The environment configuration used for this article is the following:

### Continuous Integration System ###
             OS: Ubuntu 14.04
        Jenkins: 1.635
   XCode Plugin: 1.4.9
   JUnit Plugin: 1.9
Test Results 
Analyzer Plugin: 0.2.1

### Jenkins Node ###
          	 OS: Mac OS 10.10.5
       	  XCode: 7

### Project iOS 9 ###
       Language: Swift

Step One – Install Jenkins’ plugins.

You must follow these steps to install the plugins on Jenkins:

  • Open Jenkins in your web browser.
  • Navigate to Manage Jenkins > Manage Plugins.
  • Select Available panel.
  • Filter by Xcode integration and select it to install. Repeat this step using Junit Plugin and after Test Results Analyzer Plugin.
  • Click on button Install without restart after having the plugins selected.
  • Click on button Restart Jenkins when the installation is complete.

After restart you should go back to Manage Jenkins > Manage Plugins and verify that plugins were installed correctly. You should also verify the plugins version with Environment section.

Step Two – Create new Jenkins’ job.

Select New Item on Jenkins home page. After, fill the field Item name with the desired value and select Freestyle project. We used time-table for the example.

Once the job has been created, select Configuration option to realize required settings inside.

Step Three – Executing the job on Mac OS Node.

If the machine with Mac OS operating system is a Jenkins’ Node then the job must be restricted only for this Node.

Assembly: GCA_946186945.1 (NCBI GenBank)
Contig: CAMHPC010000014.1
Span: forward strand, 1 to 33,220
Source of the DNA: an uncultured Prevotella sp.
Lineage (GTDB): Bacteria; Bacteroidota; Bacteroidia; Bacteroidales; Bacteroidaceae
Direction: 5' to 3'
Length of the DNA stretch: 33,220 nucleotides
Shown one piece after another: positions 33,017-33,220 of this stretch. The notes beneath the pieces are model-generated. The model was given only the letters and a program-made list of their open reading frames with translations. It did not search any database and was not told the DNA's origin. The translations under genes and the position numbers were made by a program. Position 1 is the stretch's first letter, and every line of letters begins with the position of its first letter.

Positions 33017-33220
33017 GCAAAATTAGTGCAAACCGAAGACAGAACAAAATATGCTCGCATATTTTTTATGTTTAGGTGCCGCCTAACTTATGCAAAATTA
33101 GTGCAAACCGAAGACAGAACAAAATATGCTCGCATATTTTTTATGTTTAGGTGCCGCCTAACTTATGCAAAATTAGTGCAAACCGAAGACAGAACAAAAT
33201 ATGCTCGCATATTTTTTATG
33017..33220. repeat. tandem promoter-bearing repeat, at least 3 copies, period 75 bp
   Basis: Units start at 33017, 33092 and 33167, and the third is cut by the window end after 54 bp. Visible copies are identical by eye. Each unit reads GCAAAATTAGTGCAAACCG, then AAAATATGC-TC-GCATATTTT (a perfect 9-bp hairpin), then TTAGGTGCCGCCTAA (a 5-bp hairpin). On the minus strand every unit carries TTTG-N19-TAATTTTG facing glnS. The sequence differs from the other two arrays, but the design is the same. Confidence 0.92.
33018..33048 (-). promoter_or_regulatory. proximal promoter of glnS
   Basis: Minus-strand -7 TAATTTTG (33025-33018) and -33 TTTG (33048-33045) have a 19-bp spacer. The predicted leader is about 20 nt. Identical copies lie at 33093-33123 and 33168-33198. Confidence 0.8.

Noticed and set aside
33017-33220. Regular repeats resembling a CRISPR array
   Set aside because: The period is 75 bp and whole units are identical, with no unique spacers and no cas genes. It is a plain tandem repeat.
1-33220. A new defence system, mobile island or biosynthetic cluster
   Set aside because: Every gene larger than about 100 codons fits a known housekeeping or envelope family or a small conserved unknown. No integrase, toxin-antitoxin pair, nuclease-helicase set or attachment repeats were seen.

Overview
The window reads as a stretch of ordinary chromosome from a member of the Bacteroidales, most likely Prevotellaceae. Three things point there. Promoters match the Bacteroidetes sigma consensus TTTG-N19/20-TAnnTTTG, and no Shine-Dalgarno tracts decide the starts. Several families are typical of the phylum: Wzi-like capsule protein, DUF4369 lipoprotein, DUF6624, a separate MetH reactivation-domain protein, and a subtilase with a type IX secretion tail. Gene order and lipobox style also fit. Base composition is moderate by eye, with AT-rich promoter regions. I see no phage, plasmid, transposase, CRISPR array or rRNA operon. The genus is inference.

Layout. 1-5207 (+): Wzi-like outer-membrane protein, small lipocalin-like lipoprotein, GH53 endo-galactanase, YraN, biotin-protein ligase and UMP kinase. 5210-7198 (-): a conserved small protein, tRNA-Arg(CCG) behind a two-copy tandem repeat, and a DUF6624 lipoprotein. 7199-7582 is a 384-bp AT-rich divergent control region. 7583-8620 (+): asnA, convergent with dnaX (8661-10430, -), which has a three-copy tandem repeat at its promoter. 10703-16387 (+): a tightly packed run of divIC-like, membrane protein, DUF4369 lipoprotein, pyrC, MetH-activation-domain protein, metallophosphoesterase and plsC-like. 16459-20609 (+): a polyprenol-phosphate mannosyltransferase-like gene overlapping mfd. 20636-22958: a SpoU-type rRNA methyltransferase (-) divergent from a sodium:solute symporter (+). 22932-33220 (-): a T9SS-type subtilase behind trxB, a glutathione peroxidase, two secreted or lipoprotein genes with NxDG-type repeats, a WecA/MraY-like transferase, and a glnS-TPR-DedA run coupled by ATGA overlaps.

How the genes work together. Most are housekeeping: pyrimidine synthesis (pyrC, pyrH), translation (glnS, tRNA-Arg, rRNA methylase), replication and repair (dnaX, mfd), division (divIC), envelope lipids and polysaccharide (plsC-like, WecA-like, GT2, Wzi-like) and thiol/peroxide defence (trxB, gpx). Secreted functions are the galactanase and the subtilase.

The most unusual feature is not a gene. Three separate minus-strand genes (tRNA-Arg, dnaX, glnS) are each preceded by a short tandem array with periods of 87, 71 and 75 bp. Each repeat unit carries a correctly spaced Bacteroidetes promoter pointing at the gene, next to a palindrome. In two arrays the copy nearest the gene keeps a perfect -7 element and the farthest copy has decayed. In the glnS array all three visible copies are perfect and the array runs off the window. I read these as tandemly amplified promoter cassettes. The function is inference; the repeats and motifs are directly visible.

To accomplish, you must select Restrict where this project can be run option. We used Mac OS as node name for the example.

Step Four – Get project’s source code.

The section Source Code Management must be configured. We used Git Plugin to get the source code from a local server.

Step Five – Configure XCode Plugin.

To incorporate the functionalities of XCode Plugin we click on Add build step button and select Xcode option.

The plugin has four sections: General build settings, Code signing & OS X keychain options, Advanced Xcode build options and Versioning. In this article we are going to use only two of them: General build settings and Advanced Xcode build options.

General build settings Section

The Configuration field is set with Debug value. The plugin set the value Release by default.

Advanced Xcode build options Section

The scheme where the tests are performed must be established. The Xcode Schema File field is responsible for storing this value. We set TimeTable for the example.

The field Custom xcodebuild arguments is used to add custom elements to the execution. In this case, writing test is required to execute the tests of the project.